Indifferent form against the states did little to suggest that England would make a fight of it in the Tests; but they defied the critics by bowling out Australia for 228 on the opening day of the First Test at Brisbane. Although torrential overnight rain subsequently turned a losing score into a winning one, it was generally felt that England were superbly led and had played the better cricket. At Melbourne England lost by 28 runs: Brown's 62 in the first innings and four for 26 in Australia's second helped to make him the most popular player of the series. And so to Sydney, two down. Injuries to Bailey and Wright on the second day ruined the match as a contest, but made it memorable by compelling the feat of Bedser, Brown (bowling mostly seamers) and Warr, who sent down 123 eight-ball overs in scorching heat between 3.30 p.m. on the Saturday and lunch on Tuesday. When Brown's innings of 79 is taken into account, his contribution assumes heroic proportions. It is better to draw a veil over Adelaide, apart from Hutton's 156 not out, and go on to Melbourne, with England four down and thoroughly dejected. The captain, however, sounded the rallying call and seized the initiative by taking five of Australia's first-innings wickets after the home team had won the toss on the first morning. After that, victory by eight wickets was left in the capable hands of Hutton and Simpson. The whole picture had changed and spirits were high once more. As a postscript to Brown's main achievement, there was an immediate victory over New Zealand in Wellington, a 3-1 series win against South Africa at home in 1951, and a solitary appearance at Lord's in 1953 against Australia, at the special request of his fellow-selectors. It should also be noted that the youthful Brown had played in five Tests against New Zealand in three separate series before the war and in one against India in 1932 at Lord's.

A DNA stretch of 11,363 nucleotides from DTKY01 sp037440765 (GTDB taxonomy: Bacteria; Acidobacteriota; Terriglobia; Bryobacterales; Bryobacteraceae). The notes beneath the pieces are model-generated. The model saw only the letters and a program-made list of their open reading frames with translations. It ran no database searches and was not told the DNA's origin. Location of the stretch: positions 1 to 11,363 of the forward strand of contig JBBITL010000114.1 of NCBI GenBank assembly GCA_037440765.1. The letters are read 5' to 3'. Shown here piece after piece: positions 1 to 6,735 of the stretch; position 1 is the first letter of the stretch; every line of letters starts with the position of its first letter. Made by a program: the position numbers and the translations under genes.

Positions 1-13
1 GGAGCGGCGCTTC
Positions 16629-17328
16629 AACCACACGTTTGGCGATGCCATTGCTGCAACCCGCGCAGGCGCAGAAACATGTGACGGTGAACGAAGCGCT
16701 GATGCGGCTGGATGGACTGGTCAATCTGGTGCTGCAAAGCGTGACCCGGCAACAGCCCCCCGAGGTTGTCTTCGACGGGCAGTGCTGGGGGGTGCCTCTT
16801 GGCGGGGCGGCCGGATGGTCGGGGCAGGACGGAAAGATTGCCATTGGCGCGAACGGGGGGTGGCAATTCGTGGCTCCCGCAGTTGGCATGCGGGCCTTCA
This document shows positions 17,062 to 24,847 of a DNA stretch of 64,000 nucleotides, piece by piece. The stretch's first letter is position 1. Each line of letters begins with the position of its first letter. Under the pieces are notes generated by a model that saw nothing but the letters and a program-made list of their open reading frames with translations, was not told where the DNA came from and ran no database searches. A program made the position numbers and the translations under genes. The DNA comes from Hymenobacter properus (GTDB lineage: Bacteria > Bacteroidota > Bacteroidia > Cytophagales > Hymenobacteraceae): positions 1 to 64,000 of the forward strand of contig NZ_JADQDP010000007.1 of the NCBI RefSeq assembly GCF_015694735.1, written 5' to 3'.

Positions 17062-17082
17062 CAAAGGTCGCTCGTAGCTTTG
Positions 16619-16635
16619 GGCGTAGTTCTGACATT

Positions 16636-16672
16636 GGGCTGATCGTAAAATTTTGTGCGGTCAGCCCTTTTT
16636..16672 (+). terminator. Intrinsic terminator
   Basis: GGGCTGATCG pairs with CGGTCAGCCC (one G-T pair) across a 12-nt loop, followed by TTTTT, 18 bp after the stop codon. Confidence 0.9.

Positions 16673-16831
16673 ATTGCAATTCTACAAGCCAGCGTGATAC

Brown's career fell into two distinct halves. When he took over at Northampton in 1949 he had had virtually no first-class cricket for nine years, but by 1953, when he finally called it a day in county cricket, he had made 4,331 runs for them and taken 391 wickets. Before the war, he played for Surrey from 1931 to 1939, and although available for less than half their matches he delighted Oval regulars with his refreshing energy and enthusiasm. He greatly enjoyed the captaincy and the company of Percy Fender, Errol Holmes and Monty Garland-Wells in those years, and from Fender he learned that there was pace enough in the pre-war Oval pitches to reward top-class leg-spin. He had his best and most spectacular season in 1932, and events at The Oval in early August highlight the damage he was liable to inflict on suffering bowlers. Middlesex, having won the toss, collapsed for 141, and in reply Surrey were 195 for five. At this point Brown, in a glorious display of fearless hitting, made 212 in 200 minutes, hitting seven sixes (two out of the ground) and fifteen fours. Kent and Middlesex (at Lord's in the return match) felt the full force of his explosive power before the season was over, and his double of 1,135 runs and 120 wickets was rewarded with a place on the boat to Australia with Jardine's side. He was one of the Five Cricketers of the Year in the 1933Wisden.